I can’t ignore Howden Junior School, a primary school in Yorkshire that’s in the news for renaming its houses. Pupils at Howden will no longer see the names of Horatio Nelson, Francis Drake or Walter Raleigh on their school reports, due to those men’s supposed links to the slave trade.
“We didn’t teach them in our curriculum,” says headteacher Lee Hill, who credits a former pupil with drawing his attention to the “despicable deeds” of the three men. “We clearly didn’t know all aspects of their history. None of our pupils knew who they were (beyond sailors).” Howden houses are now named for more “relatable” modern figures including Marcus Rashford and Greta Thunberg.
Let’s leave aside the question of how someone can reach a senior position in the British education system without knowing about Horatio Nelson, nor apparently feeling embarrassed that his pupils don’t know either. Let’s leave aside the question of exactly what type of behaviour might be encouraged by naming a school house after Greta Thunberg. And as always, let’s leave aside that slavery was practiced by every civilisation in history until Europeans - not Ottomans, not Mongols, not Arabs - stamped it out globally, something I imagine isn’t on the Howden curriculum either.
The more immediate problem for Mr. Hill is that by dissociating his school from Vice-Admiral Horatio Nelson, the main thing he’s teaching his pupils is to believe what they read on the Internet without checking their facts. Nelson never owned nor traded slaves, never financed nor profited from slavery, never took part in slaving activities on land or sea, and his “links to slavery” were tenuous to non-existent. Given the current popularity of hero-bashing and statue-toppling, it’s more important than ever to tell the truth about Nelson’s legacy. And since Hill’s pupils aren’t going to hear it in school, I guess I’d better tell them myself.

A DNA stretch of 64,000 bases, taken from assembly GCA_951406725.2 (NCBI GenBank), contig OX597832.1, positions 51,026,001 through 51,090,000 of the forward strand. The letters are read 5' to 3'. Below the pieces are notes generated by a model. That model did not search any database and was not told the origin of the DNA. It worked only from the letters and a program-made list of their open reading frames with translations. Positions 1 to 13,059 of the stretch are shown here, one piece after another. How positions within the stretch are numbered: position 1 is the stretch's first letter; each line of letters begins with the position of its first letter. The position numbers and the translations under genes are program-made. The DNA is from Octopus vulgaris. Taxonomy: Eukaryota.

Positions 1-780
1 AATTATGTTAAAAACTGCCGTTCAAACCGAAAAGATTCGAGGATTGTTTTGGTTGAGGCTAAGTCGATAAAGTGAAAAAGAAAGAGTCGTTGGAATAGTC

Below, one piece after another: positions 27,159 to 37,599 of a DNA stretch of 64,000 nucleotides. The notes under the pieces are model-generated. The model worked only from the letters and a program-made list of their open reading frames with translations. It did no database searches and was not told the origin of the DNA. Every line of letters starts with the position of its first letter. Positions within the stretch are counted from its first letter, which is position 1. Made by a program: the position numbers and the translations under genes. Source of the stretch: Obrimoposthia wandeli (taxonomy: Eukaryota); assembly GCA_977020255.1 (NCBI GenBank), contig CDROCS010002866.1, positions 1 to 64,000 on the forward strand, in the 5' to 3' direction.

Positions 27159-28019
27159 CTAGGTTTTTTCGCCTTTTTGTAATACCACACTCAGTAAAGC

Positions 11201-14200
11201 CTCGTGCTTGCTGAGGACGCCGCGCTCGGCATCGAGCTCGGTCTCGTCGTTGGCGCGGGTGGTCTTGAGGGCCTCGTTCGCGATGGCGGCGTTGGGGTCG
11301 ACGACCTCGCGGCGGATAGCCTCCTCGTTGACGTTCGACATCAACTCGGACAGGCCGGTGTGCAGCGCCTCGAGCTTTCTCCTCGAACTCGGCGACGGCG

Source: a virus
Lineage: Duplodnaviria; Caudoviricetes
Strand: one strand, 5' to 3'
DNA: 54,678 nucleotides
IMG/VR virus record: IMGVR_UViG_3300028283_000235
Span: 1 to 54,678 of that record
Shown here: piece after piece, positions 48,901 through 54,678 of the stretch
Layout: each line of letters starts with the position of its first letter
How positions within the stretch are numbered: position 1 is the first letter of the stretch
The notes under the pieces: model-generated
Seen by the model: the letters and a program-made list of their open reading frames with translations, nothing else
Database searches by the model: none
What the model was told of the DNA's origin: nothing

Nelson, for the uneducated, was the most influential British seaman of his age, a renowned commander and tactician whose string of decisive victories - most famously the 1805 battle of Trafalgar, at which he died - thwarted Napoleon’s naval ambitions and cemented, for the century that followed, Britannia’s rule of the waves. Brits of an earlier generation would be stunned to see Nelson need an introduction; the Vice-Admiral was a legend in his own time, the “Hero of England”, one of the very few non-royals in English history to be honoured with a state funeral. His greatest achievement used to be celebrated annually on “Trafalgar Day” until 20th-century events dampened public enthusiasm for the glorification of war.1
Yet Nelson’s reputation isn’t what it used to be. I don’t know where Hill’s pupil got the idea that Nelson was “disgusting”, but it might have been from ToppleTheRacists.org, a site which lists six Nelson statues among targets for a Colston-ing. According to them Nelson was “a vocal supporter of the slave trade”, “a known white supremacist”, and (particularly ludicrously) a “slave pioneer”. They cite a 2017 Guardian piece from Afua Hirsch, who claims: